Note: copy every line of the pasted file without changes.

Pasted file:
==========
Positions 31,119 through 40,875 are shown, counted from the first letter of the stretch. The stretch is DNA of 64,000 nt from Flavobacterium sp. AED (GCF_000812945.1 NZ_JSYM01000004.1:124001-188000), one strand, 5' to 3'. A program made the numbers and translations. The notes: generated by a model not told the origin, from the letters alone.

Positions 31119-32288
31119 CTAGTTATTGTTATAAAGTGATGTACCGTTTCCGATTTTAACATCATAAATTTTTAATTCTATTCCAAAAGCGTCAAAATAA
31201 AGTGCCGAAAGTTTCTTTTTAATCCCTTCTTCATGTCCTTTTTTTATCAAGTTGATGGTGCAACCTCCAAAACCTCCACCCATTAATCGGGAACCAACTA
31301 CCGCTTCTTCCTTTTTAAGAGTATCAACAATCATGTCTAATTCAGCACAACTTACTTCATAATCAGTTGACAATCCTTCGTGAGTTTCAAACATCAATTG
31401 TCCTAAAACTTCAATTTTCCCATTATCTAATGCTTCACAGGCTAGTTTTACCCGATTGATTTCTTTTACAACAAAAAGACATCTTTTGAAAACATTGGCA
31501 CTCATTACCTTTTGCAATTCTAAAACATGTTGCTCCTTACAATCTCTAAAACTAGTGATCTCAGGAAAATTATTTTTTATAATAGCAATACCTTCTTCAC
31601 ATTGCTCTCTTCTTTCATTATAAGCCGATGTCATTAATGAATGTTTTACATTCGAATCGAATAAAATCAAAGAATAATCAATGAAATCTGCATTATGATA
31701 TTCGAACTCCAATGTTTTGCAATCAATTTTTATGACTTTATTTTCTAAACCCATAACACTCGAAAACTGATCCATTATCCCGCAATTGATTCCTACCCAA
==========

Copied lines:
Positions 31,119 through 40,875 are shown, counted from the first letter of the stretch. The stretch is DNA of 64,000 nt from Flavobacterium sp. AED (GCF_000812945.1 NZ_JSYM01000004.1:124001-188000), one strand, 5' to 3'. A program made the numbers and translations. The notes: generated by a model not told the origin, from the letters alone.

Positions 31119-32288
31119 CTAGTTATTGTTATAAAGTGATGTACCGTTTCCGATTTTAACATCATAAATTTTTAATTCTATTCCAAAAGCGTCAAAATAA
31201 AGTGCCGAAAGTTTCTTTTTAATCCCTTCTTCATGTCCTTTTTTTATCAAGTTGATGGTGCAACCTCCAAAACCTCCACCCATTAATCGGGAACCAACTA
31301 CCGCTTCTTCCTTTTTAAGAGTATCAACAATCATGTCTAATTCAGCACAACTTACTTCATAATCAGTTGACAATCCTTCGTGAGTTTCAAACATCAATTG
31401 TCCTAAAACTTCAATTTTCCCATTATCTAATGCTTCACAGGCTAGTTTTACCCGATTGATTTCTTTTACAACAAAAAGACATCTTTTGAAAACATTGGCA
31501 CTCATTACCTTTTGCAATTCTAAAACATGTTGCTCCTTACAATCTCTAAAACTAGTGATCTCAGGAAAATTATTTTTTATAATAGCAATACCTTCTTCAC
31601 ATTGCTCTCTTCTTTCATTATAAGCCGATGTCATTAATGAATGTTTTACATTCGAATCGAATAAAATCAAAGAATAATCAATGAAATCTGCATTATGATA
31701 TTCGAACTCCAATGTTTTGCAATCAATTTTTATGACTTTATTTTCTAAACCCATAACACTCGAAAACTGATCCATTATCCCGCAATTGATTCCTACCCAA